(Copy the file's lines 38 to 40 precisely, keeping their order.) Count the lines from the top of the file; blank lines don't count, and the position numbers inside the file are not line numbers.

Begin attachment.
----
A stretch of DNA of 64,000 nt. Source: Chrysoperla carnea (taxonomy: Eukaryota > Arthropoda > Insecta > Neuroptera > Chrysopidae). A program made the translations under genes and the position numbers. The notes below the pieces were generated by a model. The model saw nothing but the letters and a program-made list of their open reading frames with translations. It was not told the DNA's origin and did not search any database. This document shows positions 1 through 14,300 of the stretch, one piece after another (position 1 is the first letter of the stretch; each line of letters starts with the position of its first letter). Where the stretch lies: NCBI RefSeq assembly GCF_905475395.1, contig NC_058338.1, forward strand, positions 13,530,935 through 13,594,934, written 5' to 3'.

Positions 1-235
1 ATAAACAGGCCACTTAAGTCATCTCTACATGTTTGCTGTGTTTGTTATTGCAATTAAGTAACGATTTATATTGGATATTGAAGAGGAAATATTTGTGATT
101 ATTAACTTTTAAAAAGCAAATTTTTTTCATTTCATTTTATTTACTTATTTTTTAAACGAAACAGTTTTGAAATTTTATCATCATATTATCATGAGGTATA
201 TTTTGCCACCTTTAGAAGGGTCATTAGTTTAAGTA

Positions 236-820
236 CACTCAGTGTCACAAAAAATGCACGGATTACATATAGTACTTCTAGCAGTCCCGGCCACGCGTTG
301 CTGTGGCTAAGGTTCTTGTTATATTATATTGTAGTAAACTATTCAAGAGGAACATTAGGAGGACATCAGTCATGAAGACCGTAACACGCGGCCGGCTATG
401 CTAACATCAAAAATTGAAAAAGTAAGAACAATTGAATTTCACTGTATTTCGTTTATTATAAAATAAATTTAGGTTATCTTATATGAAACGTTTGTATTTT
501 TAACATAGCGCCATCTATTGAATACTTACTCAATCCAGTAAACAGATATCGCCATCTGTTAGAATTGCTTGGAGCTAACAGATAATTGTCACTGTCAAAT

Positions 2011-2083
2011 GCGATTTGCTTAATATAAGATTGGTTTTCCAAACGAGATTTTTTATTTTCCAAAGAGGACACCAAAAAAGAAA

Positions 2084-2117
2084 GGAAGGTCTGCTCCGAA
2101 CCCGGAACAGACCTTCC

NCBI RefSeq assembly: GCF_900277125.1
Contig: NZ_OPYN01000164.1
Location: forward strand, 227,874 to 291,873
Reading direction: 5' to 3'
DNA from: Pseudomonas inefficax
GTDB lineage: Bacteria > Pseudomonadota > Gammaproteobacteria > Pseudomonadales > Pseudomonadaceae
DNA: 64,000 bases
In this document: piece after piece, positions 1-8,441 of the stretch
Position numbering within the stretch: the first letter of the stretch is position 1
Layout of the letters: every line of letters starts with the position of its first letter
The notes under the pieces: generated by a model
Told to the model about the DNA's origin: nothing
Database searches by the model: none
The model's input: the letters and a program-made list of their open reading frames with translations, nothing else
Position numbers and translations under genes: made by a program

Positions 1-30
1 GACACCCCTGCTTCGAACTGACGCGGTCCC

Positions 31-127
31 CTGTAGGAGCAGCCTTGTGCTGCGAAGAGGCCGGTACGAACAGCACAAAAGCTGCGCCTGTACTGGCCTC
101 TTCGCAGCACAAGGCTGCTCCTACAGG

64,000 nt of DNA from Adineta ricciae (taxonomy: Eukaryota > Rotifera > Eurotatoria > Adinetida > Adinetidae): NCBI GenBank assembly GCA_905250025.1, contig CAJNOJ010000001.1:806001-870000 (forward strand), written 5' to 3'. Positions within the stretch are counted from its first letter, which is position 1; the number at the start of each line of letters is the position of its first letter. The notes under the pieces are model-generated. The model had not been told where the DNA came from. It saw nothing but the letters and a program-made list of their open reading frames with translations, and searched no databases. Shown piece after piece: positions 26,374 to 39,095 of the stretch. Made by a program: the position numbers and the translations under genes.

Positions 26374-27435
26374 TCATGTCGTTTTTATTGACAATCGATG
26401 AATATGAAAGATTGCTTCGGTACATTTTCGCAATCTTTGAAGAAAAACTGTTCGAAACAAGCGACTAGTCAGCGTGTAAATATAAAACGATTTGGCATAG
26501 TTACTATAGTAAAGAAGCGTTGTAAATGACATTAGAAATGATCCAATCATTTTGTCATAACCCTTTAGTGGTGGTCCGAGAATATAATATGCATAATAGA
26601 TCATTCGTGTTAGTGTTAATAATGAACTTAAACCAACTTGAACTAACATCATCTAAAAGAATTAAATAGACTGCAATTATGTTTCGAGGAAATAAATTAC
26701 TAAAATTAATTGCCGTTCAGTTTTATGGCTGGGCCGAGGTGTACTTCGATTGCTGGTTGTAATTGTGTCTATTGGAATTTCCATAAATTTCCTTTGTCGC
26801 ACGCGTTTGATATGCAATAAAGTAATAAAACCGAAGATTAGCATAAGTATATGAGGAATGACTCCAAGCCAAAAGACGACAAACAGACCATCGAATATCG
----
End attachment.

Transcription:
26374 TCATGTCGTTTTTATTGACAATCGATG
26401 AATATGAAAGATTGCTTCGGTACATTTTCGCAATCTTTGAAGAAAAACTGTTCGAAACAAGCGACTAGTCAGCGTGTAAATATAAAACGATTTGGCATAG
26501 TTACTATAGTAAAGAAGCGTTGTAAATGACATTAGAAATGATCCAATCATTTTGTCATAACCCTTTAGTGGTGGTCCGAGAATATAATATGCATAATAGA